Pinpoints of Perception is an on-going project that was originally created for an Art & Science research laboratory that I participated in during 2011 which focused on climate change in southern Arizona. As part of the laboratory we stayed at El Coronado Ranch hosted by Cuenca los Ojos Foundation, where I learned about Dr. Robert Minckley’s research on native bees of that area.
“That the world of things can open itself to reveal a secret life—indeed, to reveal a set of actions and hence a narrativity and history outside the given field of perception—is a constant daydream that the miniature presents. This is the daydream of the microscope: the daydream of life inside life, of significance multiplied infinitely within significance.” —Susan Stewart
Pinpoints of Perception: Portraits of 1000 Native Bees
Oil on copper, etched glass, steel, wood and mixed media
2013 and on-going
This mixed-media installation moves between the cloistered world of the academic collection to a public art space, visually illuminating the vast bee diversity endemic to southern Arizona and northern Mexico for the first time to the general public. It invites the audience to participate in the discovery of these diminutive and industrious creatures which play such a crucial ecological role as pollinators.
The Sonoran Desert is one of the world’s richest areas for bee diversity—scientists believe there are upwards of 1,300 native species. From the woolly buzz-pollinating Bombus sonorus to the diminutive 2 mm Perdita minima—these bees are manifold, but there are many factors contributing to their decline. Like many places in the world, the dilemma facing the Sonoran desert due to climate change and competition from non-native species has created far-reaching problems. I have drawn upon the expertise and research of entomologist Bob Minckley and assistance from Carl Olson, who so kindly elucidated all matters of bees, helped me identify names and have lent me specimens to photograph for the project. Specimen collections are becoming increasingly important records in the face of decline and extinction, and as such create an apt message.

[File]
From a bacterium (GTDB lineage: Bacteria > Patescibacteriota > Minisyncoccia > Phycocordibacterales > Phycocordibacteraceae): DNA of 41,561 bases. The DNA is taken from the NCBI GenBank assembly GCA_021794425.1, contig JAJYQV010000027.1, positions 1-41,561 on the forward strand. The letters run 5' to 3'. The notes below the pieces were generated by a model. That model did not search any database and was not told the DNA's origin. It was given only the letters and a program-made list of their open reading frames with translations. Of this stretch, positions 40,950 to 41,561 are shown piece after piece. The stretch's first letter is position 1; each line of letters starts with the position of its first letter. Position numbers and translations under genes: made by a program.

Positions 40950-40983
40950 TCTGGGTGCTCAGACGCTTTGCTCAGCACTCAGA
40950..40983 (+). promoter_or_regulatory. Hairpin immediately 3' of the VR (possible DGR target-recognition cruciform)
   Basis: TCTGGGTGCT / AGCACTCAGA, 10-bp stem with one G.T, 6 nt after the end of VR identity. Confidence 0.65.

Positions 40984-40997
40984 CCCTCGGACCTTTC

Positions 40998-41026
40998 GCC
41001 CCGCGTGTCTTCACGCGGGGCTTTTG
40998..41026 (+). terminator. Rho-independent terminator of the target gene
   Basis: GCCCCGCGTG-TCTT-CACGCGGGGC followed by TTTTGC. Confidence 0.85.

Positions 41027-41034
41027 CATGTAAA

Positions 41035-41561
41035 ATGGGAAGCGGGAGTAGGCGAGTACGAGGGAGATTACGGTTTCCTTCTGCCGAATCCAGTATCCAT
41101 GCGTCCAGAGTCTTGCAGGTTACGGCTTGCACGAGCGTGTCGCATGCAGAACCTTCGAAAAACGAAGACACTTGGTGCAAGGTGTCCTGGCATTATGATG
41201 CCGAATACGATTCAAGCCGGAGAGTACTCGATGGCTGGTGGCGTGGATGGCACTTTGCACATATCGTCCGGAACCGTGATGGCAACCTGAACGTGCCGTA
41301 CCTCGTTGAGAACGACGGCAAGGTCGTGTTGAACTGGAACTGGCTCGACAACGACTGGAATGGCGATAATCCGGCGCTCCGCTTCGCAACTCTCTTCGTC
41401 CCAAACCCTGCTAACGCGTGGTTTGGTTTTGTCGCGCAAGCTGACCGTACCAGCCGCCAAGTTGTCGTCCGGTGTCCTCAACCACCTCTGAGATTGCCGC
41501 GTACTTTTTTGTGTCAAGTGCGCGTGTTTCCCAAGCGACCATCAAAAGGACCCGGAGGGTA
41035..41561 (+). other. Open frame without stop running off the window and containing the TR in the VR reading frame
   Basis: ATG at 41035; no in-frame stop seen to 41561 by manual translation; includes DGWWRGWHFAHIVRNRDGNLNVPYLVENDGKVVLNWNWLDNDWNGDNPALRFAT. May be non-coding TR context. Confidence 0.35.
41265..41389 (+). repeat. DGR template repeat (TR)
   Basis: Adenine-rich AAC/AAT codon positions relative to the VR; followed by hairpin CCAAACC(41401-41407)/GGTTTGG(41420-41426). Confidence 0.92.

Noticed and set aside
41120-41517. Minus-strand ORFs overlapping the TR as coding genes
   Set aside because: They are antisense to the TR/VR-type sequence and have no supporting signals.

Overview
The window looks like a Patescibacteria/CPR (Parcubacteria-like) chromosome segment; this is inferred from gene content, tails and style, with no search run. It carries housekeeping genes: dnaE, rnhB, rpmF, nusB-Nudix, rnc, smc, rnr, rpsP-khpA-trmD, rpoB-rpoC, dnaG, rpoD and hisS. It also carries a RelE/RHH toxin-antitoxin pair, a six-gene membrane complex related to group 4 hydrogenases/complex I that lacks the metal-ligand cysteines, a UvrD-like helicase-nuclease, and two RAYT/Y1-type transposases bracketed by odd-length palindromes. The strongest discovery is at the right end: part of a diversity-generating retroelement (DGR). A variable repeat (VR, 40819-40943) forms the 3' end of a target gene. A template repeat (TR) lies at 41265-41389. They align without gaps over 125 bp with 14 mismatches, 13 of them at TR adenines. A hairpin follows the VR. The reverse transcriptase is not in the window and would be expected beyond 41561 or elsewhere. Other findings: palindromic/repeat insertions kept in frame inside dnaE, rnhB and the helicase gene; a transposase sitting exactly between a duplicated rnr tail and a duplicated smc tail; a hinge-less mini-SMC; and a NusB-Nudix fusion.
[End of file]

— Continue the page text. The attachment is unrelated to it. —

The portraits—life-size oil paintings rendered inside tiny copper trays—construct a narrative of intimacy and infinity by delicately describing the singular idiosyncrasies of each and every species, soliciting the audience to pause at each specimen with magnifying glass in hand, while allowing their sheer numbers to inspire—even overwhelm. Each painting is numbered, and a key below lists the information found on its label including the scientist, year and place of collection, and sometimes more detail such as the Latin name of the flower it was found on. The process of finding names, borrowing and photographing specimens and labor-intensively painting them essentially captures and recaptures, collects and recollects—an obsessive endeavor that in itself becomes an act against loss.
Pinpoints of Perception explores the paradox of the portrait: how the laborious capturing of an image becomes both archival and interpretative, creating greater awareness. As a buzzing iridescent blur— which hovers but for a moment—native bees scarcely interrupt our daily focus. A phenomenon known as Baader-Meinhoff or frequency illusion describes how once one is made aware of something, suddenly it is seen everywhere, extending recognition. I hope this project will inspire others to begin to see native bees and actively participate in their conservation— it pays homage to a vast but vanishing natural abundance while simultaneously honoring the species themselves and the scientists who have been profoundly committed to their study and preservation even as they document their decline.